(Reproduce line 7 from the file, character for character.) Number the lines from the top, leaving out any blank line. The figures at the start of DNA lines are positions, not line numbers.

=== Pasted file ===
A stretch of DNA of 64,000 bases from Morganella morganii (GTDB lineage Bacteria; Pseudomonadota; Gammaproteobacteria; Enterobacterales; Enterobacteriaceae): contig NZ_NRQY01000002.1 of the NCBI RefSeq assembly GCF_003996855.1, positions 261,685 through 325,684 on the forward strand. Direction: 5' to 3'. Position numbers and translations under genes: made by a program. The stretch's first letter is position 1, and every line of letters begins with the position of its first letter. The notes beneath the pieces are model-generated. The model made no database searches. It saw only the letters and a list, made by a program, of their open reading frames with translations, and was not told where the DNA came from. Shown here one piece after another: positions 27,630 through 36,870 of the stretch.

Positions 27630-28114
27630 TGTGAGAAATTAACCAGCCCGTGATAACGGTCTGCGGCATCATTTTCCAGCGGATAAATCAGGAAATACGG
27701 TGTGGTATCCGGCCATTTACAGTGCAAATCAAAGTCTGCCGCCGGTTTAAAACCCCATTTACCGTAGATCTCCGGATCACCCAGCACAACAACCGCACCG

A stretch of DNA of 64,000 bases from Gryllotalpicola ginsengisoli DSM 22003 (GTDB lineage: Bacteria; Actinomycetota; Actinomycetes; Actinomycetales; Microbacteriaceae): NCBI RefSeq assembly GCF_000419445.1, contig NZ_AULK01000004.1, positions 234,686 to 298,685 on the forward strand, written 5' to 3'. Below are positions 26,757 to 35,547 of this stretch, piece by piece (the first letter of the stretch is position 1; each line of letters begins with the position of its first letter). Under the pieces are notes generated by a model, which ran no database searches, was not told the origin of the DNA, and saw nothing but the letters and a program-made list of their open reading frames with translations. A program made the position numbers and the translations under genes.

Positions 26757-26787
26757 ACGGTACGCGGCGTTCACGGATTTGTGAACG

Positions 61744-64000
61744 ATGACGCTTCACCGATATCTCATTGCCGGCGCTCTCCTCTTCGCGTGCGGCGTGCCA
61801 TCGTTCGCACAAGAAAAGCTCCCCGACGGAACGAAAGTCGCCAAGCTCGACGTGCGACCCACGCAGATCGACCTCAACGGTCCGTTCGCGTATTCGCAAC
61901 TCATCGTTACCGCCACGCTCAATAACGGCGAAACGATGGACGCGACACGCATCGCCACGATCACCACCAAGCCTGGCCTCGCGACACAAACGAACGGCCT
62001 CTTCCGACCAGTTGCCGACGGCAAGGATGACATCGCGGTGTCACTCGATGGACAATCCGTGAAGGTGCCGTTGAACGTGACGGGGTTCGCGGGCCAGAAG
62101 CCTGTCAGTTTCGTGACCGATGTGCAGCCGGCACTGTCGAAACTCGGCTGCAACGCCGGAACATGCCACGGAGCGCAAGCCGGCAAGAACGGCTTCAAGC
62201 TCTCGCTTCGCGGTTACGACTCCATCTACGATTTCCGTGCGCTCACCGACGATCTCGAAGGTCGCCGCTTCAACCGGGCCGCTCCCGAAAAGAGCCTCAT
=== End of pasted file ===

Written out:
26757 ACGGTACGCGGCGTTCACGGATTTGTGAACG